2. Autism spectrum disorder (ASD), a world of complexity

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otherwise specified(PDD-NOS) are chronically enduring conditions with a very few treatment options. As ASD individuals exhibit inadequate social, emotional exchange with minimal eye contact, deficit in non- verbal communicative behavior leads to difficulties in making along with maintaining friendship and repetitive, restricted actions (RRB’s), all these make them to face lifelong difficulties in different social situations. Yet, there are no biological markers for autism, screening methods must focus on behavior.

2.1. The definition of “Spectrum”

The term “spectrum” in ASD denotes an array of symptoms, varying degree of social skill impairments and repetitive behavior. In DSM – IV, one of the primary ASD is Autistic Disorder. This disorder shares many of the same behaviors with AS, PDD-NOS, but differs in terms of time on beginning of the behaviors, the defined form of problems and severity. PDD includes RTT and CDD, but they are no more included in the “spectrum”, as new diagnostic criteria, DSM –V has been developed [23]. ASD or ‘classic autism’ is diagnosed principally based on the International Statistical Classification of Diseases and Related Health Problems (ICD),which is a medical classification list by the World Health Organization (WHO) and The Diagnostic and Statistical Manual of Mental Disorders–DSM,issued by the American Psychiatric Association (APA).ICD-10 and DSM-V, both describe behavioral criteria and specify expected age of onset. Only about 10% of individuals diagnosed with autism also have other chromosomal abnormalities.ASD is frequently reported with some of the known genetic disorders, pathological conditions, which is termed as comorbidity, and most of the conditions are treatable also [24,25,26]. According to the DSM- V, for a diagnosis of ASD, a child must have hadsymptoms from early childhood with reduced social communication skills, fixated interests and monotonous activities. As per DSM - V, ASD consists of Asperger syndrome (AS) which shows delayed cognitive function, language skill and if the whole criteria for autism or Asperger syndrome are not met, then the disorder can be termed as PDD-NOS.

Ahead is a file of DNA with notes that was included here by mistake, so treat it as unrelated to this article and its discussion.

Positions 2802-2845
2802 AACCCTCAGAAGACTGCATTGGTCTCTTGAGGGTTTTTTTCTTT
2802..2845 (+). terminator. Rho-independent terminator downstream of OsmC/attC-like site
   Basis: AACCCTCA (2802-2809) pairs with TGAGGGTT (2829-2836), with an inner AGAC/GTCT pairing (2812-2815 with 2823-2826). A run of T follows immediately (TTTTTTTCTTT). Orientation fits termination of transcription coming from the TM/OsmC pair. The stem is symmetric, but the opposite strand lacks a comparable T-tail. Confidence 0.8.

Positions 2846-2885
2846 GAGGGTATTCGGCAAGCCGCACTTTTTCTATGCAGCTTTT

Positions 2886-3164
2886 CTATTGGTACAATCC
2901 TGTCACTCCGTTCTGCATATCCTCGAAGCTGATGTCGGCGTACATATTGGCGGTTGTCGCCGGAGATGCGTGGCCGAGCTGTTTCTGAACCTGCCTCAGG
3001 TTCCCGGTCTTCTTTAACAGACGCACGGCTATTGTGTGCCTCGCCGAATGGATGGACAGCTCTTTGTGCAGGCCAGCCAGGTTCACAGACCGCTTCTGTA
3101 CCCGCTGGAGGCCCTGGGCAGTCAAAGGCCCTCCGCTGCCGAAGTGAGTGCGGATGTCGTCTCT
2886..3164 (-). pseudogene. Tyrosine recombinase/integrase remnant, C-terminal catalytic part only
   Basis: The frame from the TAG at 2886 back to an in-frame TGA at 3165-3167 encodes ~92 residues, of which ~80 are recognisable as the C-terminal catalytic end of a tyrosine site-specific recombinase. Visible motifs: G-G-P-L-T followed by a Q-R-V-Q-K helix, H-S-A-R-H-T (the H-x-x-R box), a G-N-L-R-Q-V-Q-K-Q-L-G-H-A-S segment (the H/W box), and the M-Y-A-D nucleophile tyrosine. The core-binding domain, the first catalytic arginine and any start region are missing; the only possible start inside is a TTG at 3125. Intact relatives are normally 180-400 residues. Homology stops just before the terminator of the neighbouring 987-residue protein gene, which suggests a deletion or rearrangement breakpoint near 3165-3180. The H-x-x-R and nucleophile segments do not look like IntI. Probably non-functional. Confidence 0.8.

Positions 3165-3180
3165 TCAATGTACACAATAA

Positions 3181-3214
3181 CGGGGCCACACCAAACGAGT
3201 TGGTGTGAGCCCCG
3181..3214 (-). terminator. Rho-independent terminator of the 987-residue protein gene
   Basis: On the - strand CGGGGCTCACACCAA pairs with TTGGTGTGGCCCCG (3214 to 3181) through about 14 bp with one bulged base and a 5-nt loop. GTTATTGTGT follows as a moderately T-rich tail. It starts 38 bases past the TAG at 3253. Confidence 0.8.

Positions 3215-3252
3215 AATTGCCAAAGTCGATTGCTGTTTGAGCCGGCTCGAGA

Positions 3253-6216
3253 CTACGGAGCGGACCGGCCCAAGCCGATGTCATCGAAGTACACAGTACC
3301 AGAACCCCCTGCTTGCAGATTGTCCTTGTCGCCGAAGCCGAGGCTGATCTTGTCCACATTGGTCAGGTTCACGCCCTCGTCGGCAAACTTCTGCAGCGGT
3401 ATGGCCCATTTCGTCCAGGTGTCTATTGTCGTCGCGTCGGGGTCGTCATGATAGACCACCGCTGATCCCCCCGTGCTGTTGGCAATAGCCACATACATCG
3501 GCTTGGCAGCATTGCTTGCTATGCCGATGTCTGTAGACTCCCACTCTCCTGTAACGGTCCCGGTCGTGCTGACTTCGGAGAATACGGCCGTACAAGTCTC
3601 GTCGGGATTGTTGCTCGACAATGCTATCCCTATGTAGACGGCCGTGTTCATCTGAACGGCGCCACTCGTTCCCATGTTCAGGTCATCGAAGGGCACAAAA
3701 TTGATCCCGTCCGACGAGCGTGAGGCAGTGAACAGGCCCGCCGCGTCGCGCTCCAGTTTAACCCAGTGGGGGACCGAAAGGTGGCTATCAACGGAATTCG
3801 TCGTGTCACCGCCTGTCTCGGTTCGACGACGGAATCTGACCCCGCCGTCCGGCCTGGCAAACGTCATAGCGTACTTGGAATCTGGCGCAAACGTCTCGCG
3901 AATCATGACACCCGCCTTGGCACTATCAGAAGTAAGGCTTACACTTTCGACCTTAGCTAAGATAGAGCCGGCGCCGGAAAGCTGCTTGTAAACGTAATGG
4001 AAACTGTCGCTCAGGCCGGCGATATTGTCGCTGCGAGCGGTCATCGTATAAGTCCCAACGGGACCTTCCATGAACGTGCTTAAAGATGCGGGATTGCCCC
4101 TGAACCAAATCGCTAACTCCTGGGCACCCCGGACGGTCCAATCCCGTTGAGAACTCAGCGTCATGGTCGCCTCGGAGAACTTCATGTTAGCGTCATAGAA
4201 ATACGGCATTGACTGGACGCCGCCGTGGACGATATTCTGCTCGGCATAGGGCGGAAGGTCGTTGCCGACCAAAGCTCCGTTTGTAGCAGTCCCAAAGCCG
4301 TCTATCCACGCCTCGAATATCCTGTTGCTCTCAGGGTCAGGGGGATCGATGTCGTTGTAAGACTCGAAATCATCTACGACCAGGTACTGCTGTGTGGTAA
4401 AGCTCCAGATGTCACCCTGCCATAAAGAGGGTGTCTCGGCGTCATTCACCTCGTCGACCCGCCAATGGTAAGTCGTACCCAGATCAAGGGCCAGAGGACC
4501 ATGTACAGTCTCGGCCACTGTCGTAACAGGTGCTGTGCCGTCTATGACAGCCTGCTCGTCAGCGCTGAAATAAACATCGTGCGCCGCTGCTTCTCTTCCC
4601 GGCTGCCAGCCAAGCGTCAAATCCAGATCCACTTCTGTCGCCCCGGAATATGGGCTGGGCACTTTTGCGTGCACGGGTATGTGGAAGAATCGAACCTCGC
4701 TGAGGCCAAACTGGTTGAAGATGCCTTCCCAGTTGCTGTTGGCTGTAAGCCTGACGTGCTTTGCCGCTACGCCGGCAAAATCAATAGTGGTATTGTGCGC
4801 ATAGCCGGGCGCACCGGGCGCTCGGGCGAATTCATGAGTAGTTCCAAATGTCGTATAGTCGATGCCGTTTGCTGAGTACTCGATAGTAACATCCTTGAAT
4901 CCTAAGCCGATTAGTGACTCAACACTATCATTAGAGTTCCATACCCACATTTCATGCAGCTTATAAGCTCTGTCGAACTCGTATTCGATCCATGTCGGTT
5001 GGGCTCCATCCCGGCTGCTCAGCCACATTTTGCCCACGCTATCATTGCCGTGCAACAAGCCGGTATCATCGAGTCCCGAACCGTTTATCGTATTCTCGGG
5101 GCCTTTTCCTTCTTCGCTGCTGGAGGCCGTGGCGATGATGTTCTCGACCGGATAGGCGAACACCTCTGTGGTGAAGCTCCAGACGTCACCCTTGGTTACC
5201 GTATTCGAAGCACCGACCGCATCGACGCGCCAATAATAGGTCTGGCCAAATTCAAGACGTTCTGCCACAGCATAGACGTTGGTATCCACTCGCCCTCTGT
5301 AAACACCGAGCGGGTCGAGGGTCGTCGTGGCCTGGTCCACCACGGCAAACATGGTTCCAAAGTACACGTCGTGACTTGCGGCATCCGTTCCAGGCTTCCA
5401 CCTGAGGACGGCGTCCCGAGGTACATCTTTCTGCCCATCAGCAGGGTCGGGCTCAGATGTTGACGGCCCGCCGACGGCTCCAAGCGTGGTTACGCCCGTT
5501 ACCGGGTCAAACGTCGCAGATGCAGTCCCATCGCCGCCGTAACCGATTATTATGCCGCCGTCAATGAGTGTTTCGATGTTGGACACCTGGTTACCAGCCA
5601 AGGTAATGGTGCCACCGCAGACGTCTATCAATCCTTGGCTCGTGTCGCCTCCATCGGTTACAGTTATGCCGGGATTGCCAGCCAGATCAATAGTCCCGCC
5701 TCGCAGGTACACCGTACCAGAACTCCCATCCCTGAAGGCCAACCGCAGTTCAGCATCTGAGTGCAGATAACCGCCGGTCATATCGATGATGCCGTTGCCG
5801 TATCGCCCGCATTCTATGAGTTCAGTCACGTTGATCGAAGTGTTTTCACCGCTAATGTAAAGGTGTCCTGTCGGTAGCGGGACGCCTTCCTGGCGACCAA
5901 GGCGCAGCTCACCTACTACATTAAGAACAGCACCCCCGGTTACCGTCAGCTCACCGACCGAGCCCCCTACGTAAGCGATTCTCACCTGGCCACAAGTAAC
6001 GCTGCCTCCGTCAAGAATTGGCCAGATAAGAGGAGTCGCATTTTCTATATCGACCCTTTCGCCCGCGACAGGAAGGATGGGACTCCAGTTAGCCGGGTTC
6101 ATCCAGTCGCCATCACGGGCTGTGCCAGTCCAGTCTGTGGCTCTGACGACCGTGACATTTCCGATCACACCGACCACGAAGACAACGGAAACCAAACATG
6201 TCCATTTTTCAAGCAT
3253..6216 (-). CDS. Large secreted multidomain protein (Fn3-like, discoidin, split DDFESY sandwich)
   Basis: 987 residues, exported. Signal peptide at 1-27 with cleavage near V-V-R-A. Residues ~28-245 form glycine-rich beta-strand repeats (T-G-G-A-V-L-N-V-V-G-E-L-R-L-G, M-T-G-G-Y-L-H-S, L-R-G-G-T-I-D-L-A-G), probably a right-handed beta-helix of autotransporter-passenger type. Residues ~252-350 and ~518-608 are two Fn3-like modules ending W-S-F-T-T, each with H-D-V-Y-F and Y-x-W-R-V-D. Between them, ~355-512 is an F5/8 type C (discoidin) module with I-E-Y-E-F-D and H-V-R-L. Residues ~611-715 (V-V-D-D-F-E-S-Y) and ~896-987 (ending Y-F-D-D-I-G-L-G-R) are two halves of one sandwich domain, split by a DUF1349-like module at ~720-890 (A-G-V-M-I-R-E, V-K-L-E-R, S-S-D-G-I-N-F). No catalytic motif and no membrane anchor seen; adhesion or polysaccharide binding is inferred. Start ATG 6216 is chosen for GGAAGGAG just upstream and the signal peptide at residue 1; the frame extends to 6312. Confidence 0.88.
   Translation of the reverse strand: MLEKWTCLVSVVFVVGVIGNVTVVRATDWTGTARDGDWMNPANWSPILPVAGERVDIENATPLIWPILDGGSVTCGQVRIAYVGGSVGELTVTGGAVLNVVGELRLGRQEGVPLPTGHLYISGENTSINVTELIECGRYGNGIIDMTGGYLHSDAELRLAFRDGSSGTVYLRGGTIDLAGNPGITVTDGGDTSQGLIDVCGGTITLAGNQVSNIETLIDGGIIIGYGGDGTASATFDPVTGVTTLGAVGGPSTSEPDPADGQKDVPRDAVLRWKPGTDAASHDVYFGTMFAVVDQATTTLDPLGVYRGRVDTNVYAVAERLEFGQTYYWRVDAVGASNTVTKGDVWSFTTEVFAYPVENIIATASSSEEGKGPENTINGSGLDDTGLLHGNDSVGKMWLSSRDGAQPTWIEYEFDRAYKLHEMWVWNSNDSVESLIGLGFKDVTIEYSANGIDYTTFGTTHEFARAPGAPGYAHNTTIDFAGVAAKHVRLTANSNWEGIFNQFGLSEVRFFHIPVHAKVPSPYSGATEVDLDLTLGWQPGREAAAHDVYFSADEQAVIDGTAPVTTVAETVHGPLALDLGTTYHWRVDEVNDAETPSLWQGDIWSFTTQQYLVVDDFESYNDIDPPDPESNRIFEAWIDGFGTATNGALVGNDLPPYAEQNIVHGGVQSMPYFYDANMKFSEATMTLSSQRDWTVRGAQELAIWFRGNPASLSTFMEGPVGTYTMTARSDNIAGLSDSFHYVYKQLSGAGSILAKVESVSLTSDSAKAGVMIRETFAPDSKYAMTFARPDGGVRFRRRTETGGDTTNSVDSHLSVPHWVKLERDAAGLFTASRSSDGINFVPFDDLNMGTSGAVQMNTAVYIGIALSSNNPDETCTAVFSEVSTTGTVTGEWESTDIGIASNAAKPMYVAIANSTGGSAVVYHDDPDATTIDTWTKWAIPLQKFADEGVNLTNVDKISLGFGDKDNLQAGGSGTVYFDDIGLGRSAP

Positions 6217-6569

3. Genes and their intricate role in ASD

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with autism, and a "chromosome 15 phenotype" was coined for a person with chr. 15duplication.On chromosome 7q22-q33, a number of candidate genesare identified: FOXP2, RAY1/ST7, IMMP2L and the RELN genes, on chr. -15q11-q13,GABA (A) receptor subunit and UBE3A genes. On chr. 17q11-q12, different alleles of the serotonin transporter gene (5-HTT) are frequently seen in autistic individuals,compared to the healthy individuals.

Table 1.ASD related syndromes caused by Single Gene Mutation

Chromosome Gene/ loci

Phenotype

(human/mouse) Mechanism involved

Risk of

autism Reference

7q35-q36.1 CNTNAP2 EPI syndrome(Recessive), ASD, ADHD, TS, OCD

Rearrangement of chromosomes and large deletions, transcription factor

FOXP2 disruption, SNP Not decisive

Vernes et al., 2008 Sehested et l.,2010, Newbury et al., 2011,

Poot et al.,2010

8q12.1 CHD7 CHARGE

CHD 7 gene Mutations, deletions, SNP, Chromatin re modeled; transcription factor

FOXP2 disruption

15–50%

Teramitsu et al.,2004,Panaitof et al.,2010

9q34.13 TSC1 Tuberous Sclerosis type I

TSC1gene mutation and hyper activation of the downstream mTOR pathway increases cell

growth and proliferation.

Not decisive

Showbrige et al., 2010

10q23.31 PTEN Cowden disease Mutation of gene PTEN Not

decisive

Conti et al., 2011

11q13.4 DHCR7 Smith-Lemli-Opitz

syndrome

Mutations of gene

DHCR leads deficiency of cholesterol synthesis and accumulaties 7- dehydrocholesterol

15–50% 3%

Hartshorne et al., 2005, Johansson et al., 2006, Smith et al., 2005. Skuse et al., l997, Bianconi et al., 2011.

12p13.33 CACNA1C Timothy syndrome

The calcium channel

gene CACNA1H -

Missense mutations

Not

decisive Depil et al.,2011

15q11.2 UBE3A Angelman syndrome

Reduced expression of UBE3A maternally expressed gene, Maternal deletion, paternal UPD, IC

Not decisive

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deletions,epimutations, mutations of UBE3A